2.14.2013

Valentine’s Day Ambivalence

by J. Michael Utzinger
Those familiar with Leigh Eric Schmidt’s Consumer Rites (1995) certainly know that Valentine’s Day has been big business in the United States since the 1840s.  What interests me is the ambivalence with which religious Americans have greet this particular holiday.  It seems that religious individuals and groups use occasions like Valentine’s Day to express their discomfort with Christians generally, Catholics particularly, and the transforming power of the cultural (and economic) marketplace.  It also would appear that anything with the name of a saint or embraces love (broadly defined) has the potential to be sanctified, especially by marketers anxious to make a buck.-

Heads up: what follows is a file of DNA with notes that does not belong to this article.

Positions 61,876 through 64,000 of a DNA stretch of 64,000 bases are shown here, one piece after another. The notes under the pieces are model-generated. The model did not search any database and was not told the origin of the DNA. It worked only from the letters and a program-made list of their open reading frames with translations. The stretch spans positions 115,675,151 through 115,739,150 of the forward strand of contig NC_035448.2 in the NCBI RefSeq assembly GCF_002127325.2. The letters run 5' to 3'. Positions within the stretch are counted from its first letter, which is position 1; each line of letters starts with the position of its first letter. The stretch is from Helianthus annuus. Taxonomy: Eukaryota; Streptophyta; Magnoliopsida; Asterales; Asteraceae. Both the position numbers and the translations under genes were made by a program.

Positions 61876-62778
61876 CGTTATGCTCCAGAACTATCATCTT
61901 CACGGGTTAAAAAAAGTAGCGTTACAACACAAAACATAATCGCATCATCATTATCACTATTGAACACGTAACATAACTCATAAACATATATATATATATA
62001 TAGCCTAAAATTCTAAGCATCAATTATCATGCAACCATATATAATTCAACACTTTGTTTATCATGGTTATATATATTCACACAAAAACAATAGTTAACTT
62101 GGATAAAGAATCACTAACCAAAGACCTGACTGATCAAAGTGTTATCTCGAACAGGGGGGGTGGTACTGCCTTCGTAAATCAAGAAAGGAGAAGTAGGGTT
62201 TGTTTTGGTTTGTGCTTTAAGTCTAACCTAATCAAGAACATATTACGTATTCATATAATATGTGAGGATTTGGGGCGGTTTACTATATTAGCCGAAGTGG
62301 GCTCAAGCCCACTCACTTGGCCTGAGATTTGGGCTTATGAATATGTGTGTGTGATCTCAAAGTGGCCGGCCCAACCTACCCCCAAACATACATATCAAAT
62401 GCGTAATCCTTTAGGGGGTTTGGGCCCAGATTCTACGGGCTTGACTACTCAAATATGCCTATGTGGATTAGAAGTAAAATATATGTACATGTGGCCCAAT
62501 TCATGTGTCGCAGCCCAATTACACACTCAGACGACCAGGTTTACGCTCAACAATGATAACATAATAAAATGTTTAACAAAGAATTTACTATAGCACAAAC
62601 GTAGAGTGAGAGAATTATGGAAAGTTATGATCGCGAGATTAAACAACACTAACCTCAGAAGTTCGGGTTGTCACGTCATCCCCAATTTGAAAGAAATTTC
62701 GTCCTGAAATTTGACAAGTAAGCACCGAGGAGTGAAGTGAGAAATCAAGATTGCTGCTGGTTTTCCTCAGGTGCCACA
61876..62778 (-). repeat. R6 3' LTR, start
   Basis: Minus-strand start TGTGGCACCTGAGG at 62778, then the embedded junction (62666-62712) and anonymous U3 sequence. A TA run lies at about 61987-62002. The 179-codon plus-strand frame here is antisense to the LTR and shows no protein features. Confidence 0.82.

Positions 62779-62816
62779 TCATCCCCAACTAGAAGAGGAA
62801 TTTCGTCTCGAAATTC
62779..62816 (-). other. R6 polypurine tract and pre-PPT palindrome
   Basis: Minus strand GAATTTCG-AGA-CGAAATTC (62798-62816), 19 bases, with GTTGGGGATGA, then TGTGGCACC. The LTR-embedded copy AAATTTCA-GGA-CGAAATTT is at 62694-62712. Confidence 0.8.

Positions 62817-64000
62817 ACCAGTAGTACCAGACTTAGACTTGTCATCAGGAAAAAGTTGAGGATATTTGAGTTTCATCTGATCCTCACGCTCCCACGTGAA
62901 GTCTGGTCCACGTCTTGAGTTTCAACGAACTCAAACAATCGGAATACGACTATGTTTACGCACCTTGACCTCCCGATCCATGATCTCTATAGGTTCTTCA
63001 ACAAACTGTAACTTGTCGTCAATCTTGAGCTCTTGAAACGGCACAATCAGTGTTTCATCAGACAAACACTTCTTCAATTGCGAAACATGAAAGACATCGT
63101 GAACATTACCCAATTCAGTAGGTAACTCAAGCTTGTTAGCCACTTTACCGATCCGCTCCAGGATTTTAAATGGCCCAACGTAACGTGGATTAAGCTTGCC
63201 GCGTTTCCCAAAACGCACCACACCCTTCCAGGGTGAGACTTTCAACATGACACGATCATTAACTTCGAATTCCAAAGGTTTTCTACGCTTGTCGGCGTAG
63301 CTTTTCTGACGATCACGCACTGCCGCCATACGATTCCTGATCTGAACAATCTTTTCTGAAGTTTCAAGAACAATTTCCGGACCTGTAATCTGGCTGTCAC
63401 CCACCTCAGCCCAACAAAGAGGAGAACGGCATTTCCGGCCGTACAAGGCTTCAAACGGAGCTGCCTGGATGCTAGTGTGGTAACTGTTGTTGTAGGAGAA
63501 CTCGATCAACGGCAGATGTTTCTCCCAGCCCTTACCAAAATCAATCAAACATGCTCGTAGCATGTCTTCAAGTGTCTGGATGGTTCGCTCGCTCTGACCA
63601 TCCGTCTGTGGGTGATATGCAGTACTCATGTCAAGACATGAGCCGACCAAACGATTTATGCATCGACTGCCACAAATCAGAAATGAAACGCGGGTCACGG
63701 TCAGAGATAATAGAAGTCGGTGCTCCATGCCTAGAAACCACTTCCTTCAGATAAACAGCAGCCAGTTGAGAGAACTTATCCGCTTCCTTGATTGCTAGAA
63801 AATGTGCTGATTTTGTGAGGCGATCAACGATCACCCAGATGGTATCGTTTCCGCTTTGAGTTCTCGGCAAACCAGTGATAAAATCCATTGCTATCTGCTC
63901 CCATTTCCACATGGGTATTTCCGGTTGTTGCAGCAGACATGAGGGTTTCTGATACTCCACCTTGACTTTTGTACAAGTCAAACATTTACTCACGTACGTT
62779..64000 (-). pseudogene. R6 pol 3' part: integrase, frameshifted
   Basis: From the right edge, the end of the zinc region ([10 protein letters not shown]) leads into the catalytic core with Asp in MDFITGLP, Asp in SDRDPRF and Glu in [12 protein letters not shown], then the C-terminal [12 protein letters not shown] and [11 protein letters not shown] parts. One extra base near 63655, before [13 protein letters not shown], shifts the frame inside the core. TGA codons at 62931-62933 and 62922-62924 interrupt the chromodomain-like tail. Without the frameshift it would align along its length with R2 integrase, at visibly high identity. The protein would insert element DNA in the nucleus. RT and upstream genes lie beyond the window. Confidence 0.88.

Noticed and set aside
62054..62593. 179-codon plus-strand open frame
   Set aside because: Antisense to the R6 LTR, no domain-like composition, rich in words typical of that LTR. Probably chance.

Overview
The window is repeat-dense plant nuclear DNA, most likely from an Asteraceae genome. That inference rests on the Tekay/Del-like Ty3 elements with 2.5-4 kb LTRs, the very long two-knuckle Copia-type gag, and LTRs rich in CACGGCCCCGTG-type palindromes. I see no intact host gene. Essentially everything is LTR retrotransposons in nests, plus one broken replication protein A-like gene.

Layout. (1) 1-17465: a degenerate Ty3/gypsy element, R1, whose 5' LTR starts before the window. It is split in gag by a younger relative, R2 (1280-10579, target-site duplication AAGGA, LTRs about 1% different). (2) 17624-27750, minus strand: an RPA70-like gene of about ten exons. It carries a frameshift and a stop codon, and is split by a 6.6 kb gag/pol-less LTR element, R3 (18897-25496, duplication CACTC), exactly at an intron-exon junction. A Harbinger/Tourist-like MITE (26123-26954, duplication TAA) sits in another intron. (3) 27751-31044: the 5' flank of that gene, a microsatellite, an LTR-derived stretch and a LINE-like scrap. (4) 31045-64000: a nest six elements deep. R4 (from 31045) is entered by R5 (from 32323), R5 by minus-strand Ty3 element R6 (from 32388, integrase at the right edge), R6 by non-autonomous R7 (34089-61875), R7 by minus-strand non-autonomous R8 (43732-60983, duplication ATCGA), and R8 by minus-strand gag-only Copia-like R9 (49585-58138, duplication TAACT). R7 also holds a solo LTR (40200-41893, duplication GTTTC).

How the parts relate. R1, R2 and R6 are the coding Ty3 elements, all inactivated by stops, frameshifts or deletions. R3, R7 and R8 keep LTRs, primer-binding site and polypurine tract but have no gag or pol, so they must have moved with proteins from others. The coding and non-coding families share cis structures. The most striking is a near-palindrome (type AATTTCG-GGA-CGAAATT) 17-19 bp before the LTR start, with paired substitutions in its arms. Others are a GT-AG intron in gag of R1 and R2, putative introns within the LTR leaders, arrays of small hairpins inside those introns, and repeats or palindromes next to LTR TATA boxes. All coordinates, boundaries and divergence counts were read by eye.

None of this is new.  Take this small blurb from the Western Christian Advocate (10 February 1879):